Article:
The level of FAP takers has been flat for the last few years but now is likely on the increase because of 2014′s enticing enhancement to the program: a “Platinum” deal featuring a large upfront payment to the departing FA. Qualifying for this primo option requires a minimum length of service and high revenue thresholds.
Because the upfront money is paid before the advisor’s book is transitioned, Platinum, Goldstein notes, poses a financial risk to the firm, unlike its four other FAP options.
Palmer and Mahoney are the first advisors to secure a Platinum agreement, which provides payment of 50% of the retiring FA’s trailing 12-months’ gross revenue at the time of signing. Further, the agreement calls for a split, negotiated by the FAs, in which five years’ future revenue is paid out to the advisor who’s retiring: In the Mahoney takeover, Palmer will receive 70% in the first year. The exiting FA’s portion gradually decreases to zero over the five years. MS’s other FAP options provide for a revenue-split only.
This particular deal finalizes in May 2016; but in a soft close, Mahoney already is running Palmer’s LA office and team of eight. Palmer, still serving clients, comes in three and a half days a week. For now, the practice is dubbed The Mahoney/Palmer Team.
East Meets West
Their deal is unusual, for one, because the combined practice, now with $1.3 billion under management, is bicoastal and will remain so even after Palmer leaves: Mahoney, keeping his New Jersey office and team intact, will travel to LA for a week or more monthly. Operations teams are maintained on both coasts. Two employees in MS’s Denver office are also part of the package.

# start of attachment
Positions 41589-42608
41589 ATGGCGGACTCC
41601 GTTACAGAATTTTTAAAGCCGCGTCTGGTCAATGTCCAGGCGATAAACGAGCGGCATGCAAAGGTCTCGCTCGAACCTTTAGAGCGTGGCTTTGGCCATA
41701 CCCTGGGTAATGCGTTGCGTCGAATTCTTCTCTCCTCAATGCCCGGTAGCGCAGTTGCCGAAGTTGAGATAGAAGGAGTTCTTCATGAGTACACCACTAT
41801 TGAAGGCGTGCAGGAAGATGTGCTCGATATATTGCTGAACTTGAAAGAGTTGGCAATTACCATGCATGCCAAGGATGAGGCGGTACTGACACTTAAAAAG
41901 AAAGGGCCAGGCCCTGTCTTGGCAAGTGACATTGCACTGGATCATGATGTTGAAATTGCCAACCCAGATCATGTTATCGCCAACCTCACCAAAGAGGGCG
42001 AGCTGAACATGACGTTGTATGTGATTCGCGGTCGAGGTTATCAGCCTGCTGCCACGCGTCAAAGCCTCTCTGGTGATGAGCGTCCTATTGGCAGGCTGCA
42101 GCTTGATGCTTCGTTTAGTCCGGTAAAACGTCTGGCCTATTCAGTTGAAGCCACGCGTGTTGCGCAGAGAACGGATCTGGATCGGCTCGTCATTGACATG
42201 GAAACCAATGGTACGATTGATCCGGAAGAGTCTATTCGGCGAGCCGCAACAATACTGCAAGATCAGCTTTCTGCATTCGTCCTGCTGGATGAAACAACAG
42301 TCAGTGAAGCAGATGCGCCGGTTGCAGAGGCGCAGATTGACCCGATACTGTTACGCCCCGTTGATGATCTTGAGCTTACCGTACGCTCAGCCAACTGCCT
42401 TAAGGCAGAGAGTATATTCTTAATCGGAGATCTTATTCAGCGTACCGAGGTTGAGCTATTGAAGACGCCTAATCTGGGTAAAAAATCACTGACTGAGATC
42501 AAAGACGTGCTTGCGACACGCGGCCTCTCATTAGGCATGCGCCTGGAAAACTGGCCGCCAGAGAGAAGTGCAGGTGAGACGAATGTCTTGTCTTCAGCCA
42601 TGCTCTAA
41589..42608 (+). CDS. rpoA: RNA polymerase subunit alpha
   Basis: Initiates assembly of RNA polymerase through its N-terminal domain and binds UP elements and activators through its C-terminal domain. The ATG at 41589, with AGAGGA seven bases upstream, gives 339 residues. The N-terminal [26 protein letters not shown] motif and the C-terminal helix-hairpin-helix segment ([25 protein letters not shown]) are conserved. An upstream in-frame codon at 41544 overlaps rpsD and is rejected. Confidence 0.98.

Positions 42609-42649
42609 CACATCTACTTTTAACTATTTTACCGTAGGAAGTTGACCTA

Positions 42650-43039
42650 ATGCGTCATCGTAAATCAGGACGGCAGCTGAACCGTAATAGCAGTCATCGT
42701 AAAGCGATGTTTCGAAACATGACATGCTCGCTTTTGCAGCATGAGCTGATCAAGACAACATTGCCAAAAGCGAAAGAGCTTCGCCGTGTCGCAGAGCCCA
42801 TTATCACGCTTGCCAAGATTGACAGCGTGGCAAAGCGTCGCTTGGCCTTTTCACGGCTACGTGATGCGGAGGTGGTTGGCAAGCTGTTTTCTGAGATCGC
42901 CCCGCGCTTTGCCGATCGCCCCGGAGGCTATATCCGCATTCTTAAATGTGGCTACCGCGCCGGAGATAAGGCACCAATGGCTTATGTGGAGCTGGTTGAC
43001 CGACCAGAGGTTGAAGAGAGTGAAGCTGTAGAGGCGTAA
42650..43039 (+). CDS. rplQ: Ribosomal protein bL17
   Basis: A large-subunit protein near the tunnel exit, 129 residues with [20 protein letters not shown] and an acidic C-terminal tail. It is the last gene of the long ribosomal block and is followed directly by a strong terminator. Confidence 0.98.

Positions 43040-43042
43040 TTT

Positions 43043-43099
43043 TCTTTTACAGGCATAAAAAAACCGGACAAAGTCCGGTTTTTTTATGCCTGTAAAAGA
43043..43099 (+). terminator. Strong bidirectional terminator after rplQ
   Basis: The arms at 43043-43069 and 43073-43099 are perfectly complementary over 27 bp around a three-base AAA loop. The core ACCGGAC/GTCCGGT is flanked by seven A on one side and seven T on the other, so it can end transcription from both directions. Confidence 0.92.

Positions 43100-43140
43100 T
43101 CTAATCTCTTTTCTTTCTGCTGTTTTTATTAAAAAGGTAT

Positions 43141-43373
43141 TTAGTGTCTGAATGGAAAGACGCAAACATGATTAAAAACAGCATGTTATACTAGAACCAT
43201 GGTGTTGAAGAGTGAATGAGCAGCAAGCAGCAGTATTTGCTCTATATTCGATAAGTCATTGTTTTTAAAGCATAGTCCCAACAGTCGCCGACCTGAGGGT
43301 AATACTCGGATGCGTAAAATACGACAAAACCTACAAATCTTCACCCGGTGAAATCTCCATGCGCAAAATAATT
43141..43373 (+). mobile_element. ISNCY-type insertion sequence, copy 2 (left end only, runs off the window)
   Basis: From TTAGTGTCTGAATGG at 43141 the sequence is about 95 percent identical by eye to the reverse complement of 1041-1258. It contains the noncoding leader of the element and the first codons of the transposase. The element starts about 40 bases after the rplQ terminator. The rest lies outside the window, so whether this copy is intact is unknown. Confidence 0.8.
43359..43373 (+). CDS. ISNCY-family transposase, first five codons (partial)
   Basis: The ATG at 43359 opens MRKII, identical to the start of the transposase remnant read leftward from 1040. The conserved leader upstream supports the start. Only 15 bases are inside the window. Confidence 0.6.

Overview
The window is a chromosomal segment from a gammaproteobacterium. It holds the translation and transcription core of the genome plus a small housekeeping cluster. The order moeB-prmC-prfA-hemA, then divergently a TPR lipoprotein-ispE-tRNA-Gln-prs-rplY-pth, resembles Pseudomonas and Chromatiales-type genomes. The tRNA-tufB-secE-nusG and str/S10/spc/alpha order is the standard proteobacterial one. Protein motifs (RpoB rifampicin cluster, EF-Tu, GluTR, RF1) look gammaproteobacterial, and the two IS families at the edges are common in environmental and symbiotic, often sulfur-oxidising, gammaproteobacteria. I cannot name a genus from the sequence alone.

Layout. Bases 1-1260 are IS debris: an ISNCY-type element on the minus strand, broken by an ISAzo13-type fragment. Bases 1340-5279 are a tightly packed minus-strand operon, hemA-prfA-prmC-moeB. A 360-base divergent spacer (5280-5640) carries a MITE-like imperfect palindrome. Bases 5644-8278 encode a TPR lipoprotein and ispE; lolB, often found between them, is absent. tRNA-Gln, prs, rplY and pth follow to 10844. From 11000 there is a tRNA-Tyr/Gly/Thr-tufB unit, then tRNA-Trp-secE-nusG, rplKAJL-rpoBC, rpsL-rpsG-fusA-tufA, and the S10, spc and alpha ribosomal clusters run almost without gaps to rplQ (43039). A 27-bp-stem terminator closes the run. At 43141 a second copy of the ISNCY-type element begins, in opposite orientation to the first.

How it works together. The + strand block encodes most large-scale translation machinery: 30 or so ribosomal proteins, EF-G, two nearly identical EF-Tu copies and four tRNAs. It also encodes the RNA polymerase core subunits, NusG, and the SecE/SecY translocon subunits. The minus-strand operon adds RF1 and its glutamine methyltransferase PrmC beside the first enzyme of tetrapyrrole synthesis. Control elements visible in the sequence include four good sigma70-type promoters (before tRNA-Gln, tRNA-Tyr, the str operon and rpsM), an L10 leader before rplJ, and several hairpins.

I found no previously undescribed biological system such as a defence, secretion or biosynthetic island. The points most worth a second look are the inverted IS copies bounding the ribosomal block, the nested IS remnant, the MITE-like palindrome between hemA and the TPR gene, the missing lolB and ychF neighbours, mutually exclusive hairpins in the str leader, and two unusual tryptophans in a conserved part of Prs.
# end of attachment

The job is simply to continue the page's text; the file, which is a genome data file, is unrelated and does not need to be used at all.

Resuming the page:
“Through this merger, we’re creating a national footprint,” says Santa Monica, California, native Palmer, 54. He began in the industry as a 21-year-old intern at E.F. Hutton, then went to Kidder Peabody before joining Smith Barney. Act II for the Ironman Triathlon finisher will focus on volunteer coaching high school football and business consulting—but not for Wall Street.
“I love the financial services industry,” Palmer says, “But I don’t want to work as a financial advisor in the current environment. I did a great job, and now it’s time to go. I did everything I wanted to do on Wall Street. I thought that the best thing I could do for my clients was to find them someone younger with more passion than I have and who wants to take them to the next level.”
Another atypical aspect of Palmer’s retirement is that, in a post that Morgan Stanley created especially for him, the FA has become managing director-senior advisor to field management, counseling the firm’s leadership about major FA and client initiatives. Palmer has already taken up these duties, for which he is compensated separately. He says he will remain in the position “as long as the firm needs” him.
As for New Jerseyan Mahoney—who began at Prudential and was with Merrill Lynch right before moving to Smith Barney—he’s getting the hang of battling LA’s traffic and sprawl.
“In New Jersey, I drive to six meetings a day; in LA, I can get to only three,” he laments, now having worked in MS’s Downtown South Flower Street office for several weeks over five months. He has adjusted far faster to the casual Southern California business dress code of sports jacket and slacks, replacing his customary East Coast suit and tie.
The Palmer-Mahoney transition seems ideal because of strong similarities between the two FAs’ holistic wealth management practices: Both focus on large liquidity events of mid-market entrepreneurs who are selling their businesses, and those of stock-divesting corner-office executives.